Let’s learn how to tell time in Portuguese! While many countries favour the 12-hour clock system, Portugal usually uses the 24-hour clock, especially in more formal contexts.
How to Tell Time in Portuguese: The Basics
In formal situations, you should apply the 24-hour clock system, and use the exact minutes shown on the clock, rather than more informal expressions of subdivisions of time (as you will learn about further below).
Let’s start with the basics! One of the simplest Portuguese greetings is Olá! Hi! and one of the simplest ways to say goodbye is Tchau! Bye! or the slightly more formal Adeus! Goodbye!. However, it’s also very common to say hello or goodbye with a more specific greeting based on what time of day it is. So before we cover greetings and kissing etiquette in Portugal, let’s first learn how we talk about different períodos do dia periods of the day, from sunrise to sunset:
Times of Day
- a madrugada very early in the morning – from midnight to 6am/dawn
- a manhã the morning – from about 6am until noon
- a tarde the afternoon – from noon until about 6pm (or around o pôr-do-sol sunset when it gets dark)
- a noite the night – from about 6pm to midnight
Although technically the transition from a manhã to a tarde is always at 12:00 noon, the
The origin of the names of the days of the week in Portuguese
The numbering of each weekday in Portuguese might have to do with ancient Easter celebrations, in which people were granted seven days of rest, starting from Sunday. Sunday would then be called, in Latin, feria prima (first free day), while the day after would be feria secunda (second free day) and so on. These Latin roots are evident today in the Portuguese words for the days of the week.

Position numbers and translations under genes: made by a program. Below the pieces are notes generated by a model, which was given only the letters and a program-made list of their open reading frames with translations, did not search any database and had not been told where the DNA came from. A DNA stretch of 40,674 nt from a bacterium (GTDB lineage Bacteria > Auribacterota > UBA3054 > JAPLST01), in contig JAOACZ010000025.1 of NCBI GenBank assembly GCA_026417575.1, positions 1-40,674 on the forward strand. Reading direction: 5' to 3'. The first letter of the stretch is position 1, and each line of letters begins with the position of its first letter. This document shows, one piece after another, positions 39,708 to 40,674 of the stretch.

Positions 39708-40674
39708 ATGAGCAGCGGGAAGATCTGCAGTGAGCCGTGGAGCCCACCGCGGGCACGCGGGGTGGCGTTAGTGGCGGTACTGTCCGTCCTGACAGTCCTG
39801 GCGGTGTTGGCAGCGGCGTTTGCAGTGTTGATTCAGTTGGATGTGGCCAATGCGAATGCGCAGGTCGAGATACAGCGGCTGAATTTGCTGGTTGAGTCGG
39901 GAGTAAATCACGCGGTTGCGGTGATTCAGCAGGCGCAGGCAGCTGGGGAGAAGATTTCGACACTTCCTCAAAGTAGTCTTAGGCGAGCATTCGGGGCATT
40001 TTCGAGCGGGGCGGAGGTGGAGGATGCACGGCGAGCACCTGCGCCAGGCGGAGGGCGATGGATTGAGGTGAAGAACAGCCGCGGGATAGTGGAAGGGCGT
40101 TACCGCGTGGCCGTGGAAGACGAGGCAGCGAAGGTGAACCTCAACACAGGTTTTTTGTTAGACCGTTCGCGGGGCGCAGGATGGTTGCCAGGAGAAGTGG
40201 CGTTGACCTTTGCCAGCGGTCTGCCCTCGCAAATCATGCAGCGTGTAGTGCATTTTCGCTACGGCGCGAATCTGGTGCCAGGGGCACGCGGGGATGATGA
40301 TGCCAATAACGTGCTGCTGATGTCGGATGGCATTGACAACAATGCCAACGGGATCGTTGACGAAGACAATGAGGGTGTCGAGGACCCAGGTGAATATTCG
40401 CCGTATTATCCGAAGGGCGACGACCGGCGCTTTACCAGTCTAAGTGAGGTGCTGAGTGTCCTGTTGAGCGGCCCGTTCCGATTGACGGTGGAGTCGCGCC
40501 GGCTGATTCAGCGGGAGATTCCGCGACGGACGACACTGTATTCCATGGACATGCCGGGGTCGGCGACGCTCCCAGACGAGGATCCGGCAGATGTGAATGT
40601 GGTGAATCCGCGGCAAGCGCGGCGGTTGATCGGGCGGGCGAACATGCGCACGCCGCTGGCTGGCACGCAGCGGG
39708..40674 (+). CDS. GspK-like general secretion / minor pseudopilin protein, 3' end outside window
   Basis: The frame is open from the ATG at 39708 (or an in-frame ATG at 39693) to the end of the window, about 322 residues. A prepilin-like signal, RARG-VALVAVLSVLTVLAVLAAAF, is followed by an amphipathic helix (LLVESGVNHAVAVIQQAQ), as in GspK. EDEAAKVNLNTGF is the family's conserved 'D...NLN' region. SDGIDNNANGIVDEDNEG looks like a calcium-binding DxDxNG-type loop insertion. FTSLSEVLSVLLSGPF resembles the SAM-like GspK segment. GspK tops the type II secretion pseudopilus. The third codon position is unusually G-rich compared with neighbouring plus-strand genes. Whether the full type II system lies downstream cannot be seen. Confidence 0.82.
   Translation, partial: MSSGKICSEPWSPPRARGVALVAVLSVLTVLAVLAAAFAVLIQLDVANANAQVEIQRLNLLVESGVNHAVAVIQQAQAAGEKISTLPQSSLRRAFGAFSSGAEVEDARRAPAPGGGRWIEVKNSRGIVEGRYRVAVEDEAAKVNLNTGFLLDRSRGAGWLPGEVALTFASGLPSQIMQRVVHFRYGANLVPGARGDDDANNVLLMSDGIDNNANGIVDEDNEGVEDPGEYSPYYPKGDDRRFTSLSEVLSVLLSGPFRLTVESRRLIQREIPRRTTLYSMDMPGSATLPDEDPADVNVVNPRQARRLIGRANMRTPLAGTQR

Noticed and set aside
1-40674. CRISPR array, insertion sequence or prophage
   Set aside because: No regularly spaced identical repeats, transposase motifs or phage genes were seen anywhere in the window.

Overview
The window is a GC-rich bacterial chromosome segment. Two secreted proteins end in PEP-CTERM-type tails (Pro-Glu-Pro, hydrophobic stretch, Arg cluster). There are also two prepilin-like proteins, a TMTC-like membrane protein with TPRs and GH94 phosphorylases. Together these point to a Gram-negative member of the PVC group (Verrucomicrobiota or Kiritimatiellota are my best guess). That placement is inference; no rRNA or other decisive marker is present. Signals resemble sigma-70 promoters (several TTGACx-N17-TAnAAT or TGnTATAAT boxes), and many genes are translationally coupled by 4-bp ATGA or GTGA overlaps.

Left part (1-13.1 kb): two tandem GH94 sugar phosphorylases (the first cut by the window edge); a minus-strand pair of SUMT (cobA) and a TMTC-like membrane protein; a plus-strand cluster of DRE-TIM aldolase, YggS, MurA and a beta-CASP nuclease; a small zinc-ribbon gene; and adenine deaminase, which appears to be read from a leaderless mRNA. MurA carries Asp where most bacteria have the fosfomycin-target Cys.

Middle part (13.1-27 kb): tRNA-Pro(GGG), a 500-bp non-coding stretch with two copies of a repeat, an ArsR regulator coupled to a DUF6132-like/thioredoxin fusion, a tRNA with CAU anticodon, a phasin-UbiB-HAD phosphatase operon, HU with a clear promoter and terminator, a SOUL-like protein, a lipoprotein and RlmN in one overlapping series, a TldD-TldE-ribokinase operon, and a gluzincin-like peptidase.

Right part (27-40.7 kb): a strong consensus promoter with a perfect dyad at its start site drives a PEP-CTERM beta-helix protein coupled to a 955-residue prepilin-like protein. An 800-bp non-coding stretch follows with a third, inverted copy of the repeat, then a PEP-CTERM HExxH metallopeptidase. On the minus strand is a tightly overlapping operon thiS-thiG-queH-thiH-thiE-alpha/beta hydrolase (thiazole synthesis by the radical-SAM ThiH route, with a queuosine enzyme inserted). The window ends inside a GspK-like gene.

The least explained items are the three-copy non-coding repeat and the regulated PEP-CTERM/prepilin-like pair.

As far as demonstratives are concerned, a can only form contractions with aquele(s), aquela(s), and aquilo.
A + Variable Demonstratives
A is a very important and versatile Portuguese preposition. It can correspond to many different English words, depending on the context. For example:
A… or A?
It’s easy to mistake the preposition a with the definite article a. They both look the same, but they serve different functions in the sentence. As you hear or read a Portuguese sentence, think about whether “a” would make more sense as:
The preposition em in can be combined with variable and invariable demonstratives to form a number of very useful contractions.
Remember that all the same rules for demonstratives remain valid when they appear in the following contractions.
Em + Variable Demonstratives
|Near the speaker:|
|Near the listener:|
|Away from both:|
These contractions can be used to indicate positions, movement or time, to identify something more clearly, and
You learned in The Preposition “De” (from the first Prepositions unit) that de has several different meanings and can be joined together (contracted) with:
- articles (do, da, dos, das), and
- pronouns (dele, dela, deles, delas)
De + Variable Demonstratives
|Near the speaker:|
|Near the listener:|
|Away from both:|